Mastering the Art of Irish Needlework

The News Letter (Belfast, Northern Ireland), September 29, 2005 | Go to article overview

Mastering the Art of Irish Needlework


WHEN we think of Irish needlework, lace and embroidery immediately comes to mind. Today old pieces of both fetch high prices in antique shops.

But there&s another form of Irish needlework which is finding a new audience thanks to the obsession and enterprise of a former nurse from Portadown, Sandra Counahan.

Mountmellick Work is exquisite in its own right and you may even have a piece of it at home without actually recognising it.

It is worked on a white, heavy, satinised cotton using both heavy and fine stitching with padded stitching used to raise the height of the stitch. It will have a knitted, uncut fringe, no eyelets or cut work and natural flora and the seashore are the inspiration for the patterns.

Mountmellick Work, according to a new book* by Sandra is thought to have been invented by a Mrs Johanna Carter in the town of Mountmellick in Ireland in 1825-30. She ran a small school for girls in the town where milling, spinning and weaving were the main sources of employment. But with famine looming and work becoming scarce she set up a cottage industry to help the local women. Using the available local materials of white cotton and thread she taught the women her unique style of embroidery and soon their work was being sold to the gentry of the day.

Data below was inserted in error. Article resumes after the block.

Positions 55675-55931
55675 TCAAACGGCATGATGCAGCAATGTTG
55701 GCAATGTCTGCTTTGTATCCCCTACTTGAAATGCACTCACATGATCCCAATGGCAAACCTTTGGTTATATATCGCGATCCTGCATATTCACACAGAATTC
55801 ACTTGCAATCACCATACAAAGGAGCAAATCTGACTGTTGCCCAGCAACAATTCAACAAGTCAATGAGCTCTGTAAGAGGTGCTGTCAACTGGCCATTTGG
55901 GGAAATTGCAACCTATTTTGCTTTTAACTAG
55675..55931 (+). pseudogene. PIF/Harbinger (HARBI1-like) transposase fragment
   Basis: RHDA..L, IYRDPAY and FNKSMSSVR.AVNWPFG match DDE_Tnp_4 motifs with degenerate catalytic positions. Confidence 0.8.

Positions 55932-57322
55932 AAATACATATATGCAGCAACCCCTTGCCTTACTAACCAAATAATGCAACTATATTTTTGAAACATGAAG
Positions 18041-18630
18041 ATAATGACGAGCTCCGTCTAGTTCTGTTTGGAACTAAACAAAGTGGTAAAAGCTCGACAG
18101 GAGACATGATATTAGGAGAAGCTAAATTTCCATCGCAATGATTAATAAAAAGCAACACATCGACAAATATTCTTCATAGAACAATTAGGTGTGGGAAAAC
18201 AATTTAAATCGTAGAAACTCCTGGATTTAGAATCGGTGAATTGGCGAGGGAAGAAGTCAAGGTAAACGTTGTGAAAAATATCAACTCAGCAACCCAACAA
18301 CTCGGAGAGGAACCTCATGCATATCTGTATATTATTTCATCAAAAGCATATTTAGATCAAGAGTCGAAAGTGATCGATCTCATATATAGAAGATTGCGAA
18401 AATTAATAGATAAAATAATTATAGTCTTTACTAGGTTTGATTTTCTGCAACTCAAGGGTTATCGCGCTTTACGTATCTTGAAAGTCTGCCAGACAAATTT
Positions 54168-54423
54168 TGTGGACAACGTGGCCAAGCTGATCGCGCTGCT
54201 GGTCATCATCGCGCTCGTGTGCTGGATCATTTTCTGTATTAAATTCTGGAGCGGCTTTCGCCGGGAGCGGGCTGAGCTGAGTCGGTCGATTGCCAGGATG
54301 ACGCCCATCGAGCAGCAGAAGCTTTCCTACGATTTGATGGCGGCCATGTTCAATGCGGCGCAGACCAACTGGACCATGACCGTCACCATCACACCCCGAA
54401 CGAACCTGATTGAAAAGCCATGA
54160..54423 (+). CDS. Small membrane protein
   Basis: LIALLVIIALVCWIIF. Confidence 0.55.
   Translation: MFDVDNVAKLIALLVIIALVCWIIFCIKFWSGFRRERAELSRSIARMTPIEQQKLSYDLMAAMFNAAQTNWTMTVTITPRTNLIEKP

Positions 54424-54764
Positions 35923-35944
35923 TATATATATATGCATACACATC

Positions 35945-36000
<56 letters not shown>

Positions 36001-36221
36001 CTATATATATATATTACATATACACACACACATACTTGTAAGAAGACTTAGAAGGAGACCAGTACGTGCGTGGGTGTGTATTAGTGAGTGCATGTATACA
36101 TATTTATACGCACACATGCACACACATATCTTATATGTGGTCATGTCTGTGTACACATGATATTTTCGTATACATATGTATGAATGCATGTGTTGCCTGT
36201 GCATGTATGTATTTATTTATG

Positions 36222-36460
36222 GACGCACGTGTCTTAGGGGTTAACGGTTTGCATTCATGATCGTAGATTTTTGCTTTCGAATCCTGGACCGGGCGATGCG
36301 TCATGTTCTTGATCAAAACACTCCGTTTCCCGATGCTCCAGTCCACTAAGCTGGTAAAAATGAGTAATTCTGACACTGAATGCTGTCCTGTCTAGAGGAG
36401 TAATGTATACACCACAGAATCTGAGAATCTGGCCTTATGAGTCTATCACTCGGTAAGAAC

It was to be another half century or so before it was given its distinctive name and being taught to girls in the local primary school.

By 1948 it was still being taught by local nuns but becoming a dying skill. It wasn&t revived until the early 1970&s when a local historian asked Sister Teresa Margaret McCarthy, a retired nun in the convent about Mountmellick Work. Using some patterns found in the convent and examples of work from local families she taught herself the craft and was soon holding classes in the town. …

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